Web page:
|Isomerases||Conversion of isomeric molecules into each other without changing the molecular formula||Cis-trans isomerases (peptidyl-prolyl cis-trans isomerase, phosphoglucoisomerase Phosphoglucoisomerase An aldose-ketose isomerase that catalyzes the reversible interconversion of glucose 6-phosphate and fructose 6-phosphate. In prokaryotic and eukaryotic organisms it plays an essential role in glycolytic and gluconeogenic pathways. In mammalian systems the enzyme is found in the cytoplasm and as a secreted protein. This secreted form of glucose-6-phosphate isomerase has been referred to as autocrine motility factor or neuroleukin, and acts as a cytokine which binds to the autocrine motility factor receptor. Deficiency of the enzyme in humans is an autosomal recessive trait, which results in congenital nonspherocytic hemolytic anemia. Gluconeogenesis)|
|Ligases||Also called synthetases, energy-dependent linkage of compounds (e.g., dependent on ATP)||
Enzymes can be modified in common ways to allow different organs to have the same activities or for substances outside of the substrate/enzyme/product sequence to influence enzymes.
|Coenzyme||Associated vitamin||Reaction type||Enzyme examples|
|Thiamine Thiamine Also known as thiamine or thiamin, it is a vitamin C12H17N4OSCl of the vitamin B complex that is essential to normal metabolism and nerve function and is widespread in plants and animals Water-soluble Vitamins and their Deficiencies pyrophosphate||B1||Oxidative decarboxylation Decarboxylation The removal of a carboxyl group, usually in the form of carbon dioxide, from a chemical compound. Catabolism of Amino Acids||
|FAD/FADH2||B2||Electron transfer||Succinate dehydrogenase Succinate dehydrogenase A flavoprotein containing oxidoreductase that catalyzes the dehydrogenation of succinate to fumarate. In most eukaryotic organisms this enzyme is a component of mitochondrial electron transport complex II. Citric Acid Cycle|
|NAD NAD+ A coenzyme composed of ribosylnicotinamide 5′-diphosphate coupled to adenosine 5′-phosphate by pyrophosphate linkage. It is found widely in nature and is involved in numerous enzymatic reactions in which it serves as an electron carrier by being alternately oxidized (NAD+) and reduced (NADH). Pentose Phosphate Pathway+/NADP+||B3||Electron transfer||Many dehydrogenases|
|Lipoamide||B4||Oxidative decarboxylation Decarboxylation The removal of a carboxyl group, usually in the form of carbon dioxide, from a chemical compound. Catabolism of Amino Acids||Pyruvate Pyruvate Derivatives of pyruvic acid, including its salts and esters. Glycolysis dehydrogenase|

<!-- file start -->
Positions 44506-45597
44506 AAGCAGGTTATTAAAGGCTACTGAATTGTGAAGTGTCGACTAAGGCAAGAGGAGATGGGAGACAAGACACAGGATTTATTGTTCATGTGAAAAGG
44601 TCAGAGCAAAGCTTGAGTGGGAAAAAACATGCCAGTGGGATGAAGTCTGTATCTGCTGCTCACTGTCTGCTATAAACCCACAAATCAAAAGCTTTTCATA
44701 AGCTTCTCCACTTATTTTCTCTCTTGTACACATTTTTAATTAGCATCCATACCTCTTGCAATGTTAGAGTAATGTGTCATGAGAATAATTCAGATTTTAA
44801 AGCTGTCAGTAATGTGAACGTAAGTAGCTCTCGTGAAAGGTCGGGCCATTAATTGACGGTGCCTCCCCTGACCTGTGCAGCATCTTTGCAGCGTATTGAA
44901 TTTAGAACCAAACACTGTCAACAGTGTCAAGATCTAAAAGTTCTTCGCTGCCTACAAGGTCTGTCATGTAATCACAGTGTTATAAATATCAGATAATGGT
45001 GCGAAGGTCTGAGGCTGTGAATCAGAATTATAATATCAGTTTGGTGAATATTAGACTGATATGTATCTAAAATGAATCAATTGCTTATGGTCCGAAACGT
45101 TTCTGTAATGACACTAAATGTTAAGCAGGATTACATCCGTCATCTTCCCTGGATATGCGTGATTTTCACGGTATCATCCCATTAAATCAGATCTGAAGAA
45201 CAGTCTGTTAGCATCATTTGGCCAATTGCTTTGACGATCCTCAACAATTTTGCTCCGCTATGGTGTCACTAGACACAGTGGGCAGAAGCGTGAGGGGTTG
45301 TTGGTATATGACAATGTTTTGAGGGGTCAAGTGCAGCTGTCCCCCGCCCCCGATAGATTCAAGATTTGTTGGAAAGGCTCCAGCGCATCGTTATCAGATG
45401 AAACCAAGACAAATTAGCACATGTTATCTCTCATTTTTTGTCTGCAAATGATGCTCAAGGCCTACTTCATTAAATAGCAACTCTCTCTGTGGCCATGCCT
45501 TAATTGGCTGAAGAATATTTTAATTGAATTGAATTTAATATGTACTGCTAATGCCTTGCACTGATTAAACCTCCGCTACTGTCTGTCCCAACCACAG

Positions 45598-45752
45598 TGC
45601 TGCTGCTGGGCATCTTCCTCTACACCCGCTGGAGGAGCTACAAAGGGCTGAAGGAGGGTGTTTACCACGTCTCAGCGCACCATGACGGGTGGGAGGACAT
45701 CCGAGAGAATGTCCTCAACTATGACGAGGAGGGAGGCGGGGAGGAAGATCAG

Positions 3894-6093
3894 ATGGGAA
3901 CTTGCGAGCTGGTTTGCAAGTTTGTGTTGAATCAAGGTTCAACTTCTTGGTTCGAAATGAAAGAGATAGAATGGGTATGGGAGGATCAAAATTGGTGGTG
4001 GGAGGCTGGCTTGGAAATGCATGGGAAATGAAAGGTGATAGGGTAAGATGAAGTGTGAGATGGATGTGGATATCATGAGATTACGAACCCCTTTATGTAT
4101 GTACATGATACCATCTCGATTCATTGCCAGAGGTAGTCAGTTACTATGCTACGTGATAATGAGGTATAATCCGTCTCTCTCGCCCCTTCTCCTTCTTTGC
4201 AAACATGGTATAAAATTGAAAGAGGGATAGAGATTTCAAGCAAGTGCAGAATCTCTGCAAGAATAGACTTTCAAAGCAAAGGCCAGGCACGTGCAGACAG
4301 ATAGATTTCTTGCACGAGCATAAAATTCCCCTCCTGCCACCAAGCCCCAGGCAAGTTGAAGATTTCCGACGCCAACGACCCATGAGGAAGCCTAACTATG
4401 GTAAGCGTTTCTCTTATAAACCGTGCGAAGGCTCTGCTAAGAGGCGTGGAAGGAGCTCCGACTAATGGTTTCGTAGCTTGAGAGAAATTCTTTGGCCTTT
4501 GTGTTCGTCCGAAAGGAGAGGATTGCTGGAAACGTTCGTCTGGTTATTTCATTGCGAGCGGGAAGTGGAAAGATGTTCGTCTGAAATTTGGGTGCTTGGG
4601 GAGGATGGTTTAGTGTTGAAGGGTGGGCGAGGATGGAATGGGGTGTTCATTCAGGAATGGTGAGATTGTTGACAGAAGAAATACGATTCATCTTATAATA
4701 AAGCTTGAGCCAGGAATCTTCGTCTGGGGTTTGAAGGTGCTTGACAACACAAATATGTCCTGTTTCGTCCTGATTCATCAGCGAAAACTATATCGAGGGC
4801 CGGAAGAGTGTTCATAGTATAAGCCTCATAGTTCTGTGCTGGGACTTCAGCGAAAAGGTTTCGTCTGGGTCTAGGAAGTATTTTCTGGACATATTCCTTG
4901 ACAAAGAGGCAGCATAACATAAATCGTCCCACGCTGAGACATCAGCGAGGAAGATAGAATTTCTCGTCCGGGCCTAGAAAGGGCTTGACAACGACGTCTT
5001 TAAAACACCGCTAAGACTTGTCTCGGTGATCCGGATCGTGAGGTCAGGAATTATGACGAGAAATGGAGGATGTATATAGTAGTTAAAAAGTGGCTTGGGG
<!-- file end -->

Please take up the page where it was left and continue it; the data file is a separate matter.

|Coenzyme A (CoA)||B5||Acyl group transfer||α-ketoglutarate dehydrogenase|
|Pyridoxal phosphate Phosphate Inorganic salts of phosphoric acid. Electrolytes||B6||Transamination Transamination Transamination is the transfer of an amino group from an alpha-AA to an alpha-keto acid, which is an AA with an alpha-keto group (=O) instead of an alpha-amino group (NH2). Catabolism of Amino Acids||Alanine Alanine A non-essential amino acid that occurs in high levels in its free state in plasma. It is produced from pyruvate by transamination. It is involved in sugar and acid metabolism, increases immunity, and provides energy for muscle tissue, brain, and the central nervous system. Synthesis of Nonessential Amino Acids transaminase Transaminase A subclass of enzymes of the transferase class that catalyze the transfer of an amino group from a donor (generally an amino acid) to an acceptor (generally a 2-keto acid). Most of these enzymes are pyridoxyl phosphate proteins. Catabolism of Amino Acids ( ALT ALT An enzyme that catalyzes the conversion of l-alanine and 2-oxoglutarate to pyruvate and l-glutamate. Liver Function Tests)|
|Biotin||B7||Carboxyl group transfer||Pyruvate carboxylase Pyruvate carboxylase A biotin-dependent enzyme belonging to the ligase family that catalyzes the addition of carbon dioxide to pyruvate. It is occurs in both plants and animals. Gluconeogenesis|
|Tetrahydrofolate Tetrahydrofolate Sulfonamides and Trimethoprim (THF)||B9||Transfer of C1 groups||
|5-deoxyadenosyl cobalamin Cobalamin A cobalt-containing coordination compound produced by intestinal microorganisms and found also in soil and water. Higher plants do not concentrate vitamin B 12 from the soil and so are a poor source of the substance as compared with animal tissues. Intrinsic factor is important for the assimilation of vitamin B 12. Folate and Vitamin B12||B12||Intramolecular rearrangements|
The following conditions are caused by an enzymatic deficiency: